First off, LEDs are extremely energy efficient. They won't put very much draw on your battery or alternator at all, which will in turn reduce your fuel consumption. Now, don't expect miracles here, as this won't turn a Hummer into a Prius by any means, but every little bit helps. They also last much longer, and you can probably expect your headlights to survive longer than your car if you switch to LEDs.

The light they put out is much crisper than that of traditional halogens, as well. This means that everything in your field of vision will be highly visible, allowing you to see and avoid any potential hazards that you might otherwise hit. However, many people find that halogens project their light farther down the road, giving them more time to react, so there may be a bit of a trade-off there.

Also, it should be noted that many LED lights are extremely bright for oncoming traffic. You can expect to get flashed often when driving at night, even with your low beams on.

Beyond that, however, LEDs just look really cool. They'll give your car a sleek, modern feel, and they emit a very clean, white light, which is something that oncoming motorists will appreciate right before they run off the road. Ultimately, if you want to feel like you're driving a car from the future, LEDs are definitely the way to go.

These lights won't change your life, and they may not be substantially safer than traditional halogens, but they'll give you a crispness you may never have seen before, while also saving you a few bucks on gas.

All in all, that's not a bad return for a simple set of lights.

What To Consider Before Making The Switch

If you're considering switching your car's halogen bulbs out for LEDs, there are a few questions you need to ask yourself before you whip out your credit card.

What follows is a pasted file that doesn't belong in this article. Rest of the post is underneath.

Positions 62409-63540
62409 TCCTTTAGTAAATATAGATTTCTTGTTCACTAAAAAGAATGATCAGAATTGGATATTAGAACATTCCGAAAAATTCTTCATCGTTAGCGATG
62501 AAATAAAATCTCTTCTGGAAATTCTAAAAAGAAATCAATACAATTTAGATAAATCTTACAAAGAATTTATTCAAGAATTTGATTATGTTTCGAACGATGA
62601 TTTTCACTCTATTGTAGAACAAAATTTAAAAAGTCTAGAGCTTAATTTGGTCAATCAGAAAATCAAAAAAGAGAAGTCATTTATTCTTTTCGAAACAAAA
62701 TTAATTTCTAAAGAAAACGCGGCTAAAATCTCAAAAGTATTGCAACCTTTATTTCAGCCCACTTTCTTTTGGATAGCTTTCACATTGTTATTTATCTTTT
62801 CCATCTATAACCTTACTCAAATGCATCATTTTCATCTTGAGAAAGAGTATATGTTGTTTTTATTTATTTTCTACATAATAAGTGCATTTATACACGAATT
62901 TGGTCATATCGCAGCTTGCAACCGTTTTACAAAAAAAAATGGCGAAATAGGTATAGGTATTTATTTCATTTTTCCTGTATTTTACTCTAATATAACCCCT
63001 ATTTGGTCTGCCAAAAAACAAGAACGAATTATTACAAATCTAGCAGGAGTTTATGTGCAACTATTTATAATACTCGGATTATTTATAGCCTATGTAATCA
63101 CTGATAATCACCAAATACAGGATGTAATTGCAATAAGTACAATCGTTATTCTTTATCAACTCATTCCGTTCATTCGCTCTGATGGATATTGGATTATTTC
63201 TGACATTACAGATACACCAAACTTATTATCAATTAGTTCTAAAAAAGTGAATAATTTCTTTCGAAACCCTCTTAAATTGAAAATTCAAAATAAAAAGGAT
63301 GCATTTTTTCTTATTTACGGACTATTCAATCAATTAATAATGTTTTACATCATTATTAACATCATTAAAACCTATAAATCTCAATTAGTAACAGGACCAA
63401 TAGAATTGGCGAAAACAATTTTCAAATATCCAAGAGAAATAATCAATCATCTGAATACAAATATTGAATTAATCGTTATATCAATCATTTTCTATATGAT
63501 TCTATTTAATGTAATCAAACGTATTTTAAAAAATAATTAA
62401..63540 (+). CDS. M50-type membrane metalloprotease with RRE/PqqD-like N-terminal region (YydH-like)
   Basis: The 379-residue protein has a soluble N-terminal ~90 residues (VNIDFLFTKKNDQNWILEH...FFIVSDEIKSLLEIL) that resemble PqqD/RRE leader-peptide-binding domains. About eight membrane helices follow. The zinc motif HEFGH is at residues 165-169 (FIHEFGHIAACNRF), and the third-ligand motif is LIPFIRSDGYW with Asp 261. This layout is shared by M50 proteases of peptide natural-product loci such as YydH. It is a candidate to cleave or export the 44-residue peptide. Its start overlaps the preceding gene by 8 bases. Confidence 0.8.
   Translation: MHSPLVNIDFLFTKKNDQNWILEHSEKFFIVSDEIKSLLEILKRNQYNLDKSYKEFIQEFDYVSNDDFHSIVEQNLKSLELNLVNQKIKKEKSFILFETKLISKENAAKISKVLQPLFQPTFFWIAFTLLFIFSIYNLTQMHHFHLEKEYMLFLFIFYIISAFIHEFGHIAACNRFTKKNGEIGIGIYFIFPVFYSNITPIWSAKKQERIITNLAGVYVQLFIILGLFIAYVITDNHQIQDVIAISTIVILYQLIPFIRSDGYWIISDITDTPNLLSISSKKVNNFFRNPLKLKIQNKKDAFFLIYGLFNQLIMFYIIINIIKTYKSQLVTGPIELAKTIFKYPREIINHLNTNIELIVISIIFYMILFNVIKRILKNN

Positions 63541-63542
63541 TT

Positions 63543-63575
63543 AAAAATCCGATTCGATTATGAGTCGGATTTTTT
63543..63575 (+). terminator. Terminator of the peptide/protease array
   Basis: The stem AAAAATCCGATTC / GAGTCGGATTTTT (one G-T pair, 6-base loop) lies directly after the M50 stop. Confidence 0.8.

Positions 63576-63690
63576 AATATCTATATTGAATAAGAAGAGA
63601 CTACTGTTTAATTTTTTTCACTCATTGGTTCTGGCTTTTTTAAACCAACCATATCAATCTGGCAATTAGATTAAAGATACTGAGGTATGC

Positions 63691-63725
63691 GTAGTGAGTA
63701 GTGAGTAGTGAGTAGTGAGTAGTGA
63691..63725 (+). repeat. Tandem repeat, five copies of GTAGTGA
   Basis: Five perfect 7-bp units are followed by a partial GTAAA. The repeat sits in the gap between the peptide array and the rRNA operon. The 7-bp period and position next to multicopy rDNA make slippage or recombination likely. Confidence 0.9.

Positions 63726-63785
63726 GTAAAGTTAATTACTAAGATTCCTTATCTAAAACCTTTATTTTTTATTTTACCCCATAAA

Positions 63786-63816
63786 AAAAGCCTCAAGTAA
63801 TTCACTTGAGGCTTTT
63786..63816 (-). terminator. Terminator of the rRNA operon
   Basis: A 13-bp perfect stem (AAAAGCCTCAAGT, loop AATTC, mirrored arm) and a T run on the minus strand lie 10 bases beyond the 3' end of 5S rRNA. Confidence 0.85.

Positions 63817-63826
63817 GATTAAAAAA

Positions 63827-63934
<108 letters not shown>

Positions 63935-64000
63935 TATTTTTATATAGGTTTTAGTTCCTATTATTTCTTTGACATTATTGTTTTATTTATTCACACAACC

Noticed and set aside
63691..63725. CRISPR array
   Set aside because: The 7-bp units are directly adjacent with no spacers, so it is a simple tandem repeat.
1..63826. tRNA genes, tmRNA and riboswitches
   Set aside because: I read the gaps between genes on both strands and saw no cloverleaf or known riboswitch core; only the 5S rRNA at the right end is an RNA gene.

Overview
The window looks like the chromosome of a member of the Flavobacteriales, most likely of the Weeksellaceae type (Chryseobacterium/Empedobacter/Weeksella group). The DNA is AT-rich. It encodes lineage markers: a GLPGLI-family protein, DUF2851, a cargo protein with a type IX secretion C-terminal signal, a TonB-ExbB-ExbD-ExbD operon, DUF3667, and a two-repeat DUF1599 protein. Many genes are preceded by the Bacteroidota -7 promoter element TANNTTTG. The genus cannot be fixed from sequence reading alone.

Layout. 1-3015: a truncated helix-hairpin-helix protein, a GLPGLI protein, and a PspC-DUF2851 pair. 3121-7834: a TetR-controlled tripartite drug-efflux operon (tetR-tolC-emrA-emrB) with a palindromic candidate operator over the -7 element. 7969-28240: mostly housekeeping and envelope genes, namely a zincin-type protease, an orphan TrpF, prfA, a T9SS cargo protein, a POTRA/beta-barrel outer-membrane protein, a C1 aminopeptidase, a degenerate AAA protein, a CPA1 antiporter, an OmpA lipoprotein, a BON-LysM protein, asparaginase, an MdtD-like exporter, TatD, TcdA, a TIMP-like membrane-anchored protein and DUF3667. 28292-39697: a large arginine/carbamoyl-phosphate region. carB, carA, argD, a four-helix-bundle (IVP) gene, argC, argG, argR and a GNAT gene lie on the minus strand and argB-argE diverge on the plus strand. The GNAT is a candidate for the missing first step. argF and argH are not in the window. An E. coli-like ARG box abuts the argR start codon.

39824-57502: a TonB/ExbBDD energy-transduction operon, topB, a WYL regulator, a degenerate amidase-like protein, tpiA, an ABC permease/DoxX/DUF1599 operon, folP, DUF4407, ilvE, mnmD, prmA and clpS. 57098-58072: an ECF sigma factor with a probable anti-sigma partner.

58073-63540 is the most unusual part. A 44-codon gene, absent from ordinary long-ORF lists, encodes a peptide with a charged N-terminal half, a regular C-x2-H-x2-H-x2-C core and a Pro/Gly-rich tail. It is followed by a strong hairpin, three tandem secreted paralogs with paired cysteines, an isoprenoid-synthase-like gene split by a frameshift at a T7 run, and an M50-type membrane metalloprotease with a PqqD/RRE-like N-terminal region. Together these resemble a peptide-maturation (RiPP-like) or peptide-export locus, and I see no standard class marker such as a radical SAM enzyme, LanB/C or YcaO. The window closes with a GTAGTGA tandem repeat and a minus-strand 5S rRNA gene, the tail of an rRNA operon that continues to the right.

The most important thing to check is whether LEDs are even street legal where you live. After-market bulbs aren't kosher everywhere just yet, and even if you never get a ticket, installing them could prevent your car from passing inspection, or cause you to be at-fault in the case of an accident.

The type of car you drive is another factor to consider. Some makes and models will require adapter kits, as well as heat sinks behind the diodes. The housing of your headlights can also affect their ability to project light, so that's something else you'll need to think about.

The lights may also cause conflicts with your vehicle's computer system. This can lead to erroneous warning messages, as well as flickering in the lights themselves. Check your owner's manual for any compatibility issues before installing after-market lamps.

Also, ask yourself why you want to make the switch. If it's to save money, chances are it won't be worth your while, as you'll have to spend some fairly serious cash on the lights, any extra gear necessary to install them, and installation costs if you're not comfortable doing it yourself. It's unlikely that you'll save enough in fuel or replacement bulbs to offset these expenses.

However, if you're only concerned with aesthetics or night-time visibility, it can certainly be worth making the switch. After all, nothing shows people that your '71 Pinto means business quite like a brand-new set of LED headlights.


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Last updated on March 29, 2018 by Daniel Imperiale

Daniel is a writer, actor, and director living in Los Angeles, CA. He spent a large portion of his 20s roaming the country in search of new experiences, taking on odd jobs in the strangest places, studying at incredible schools, and making art with empathy and curiosity.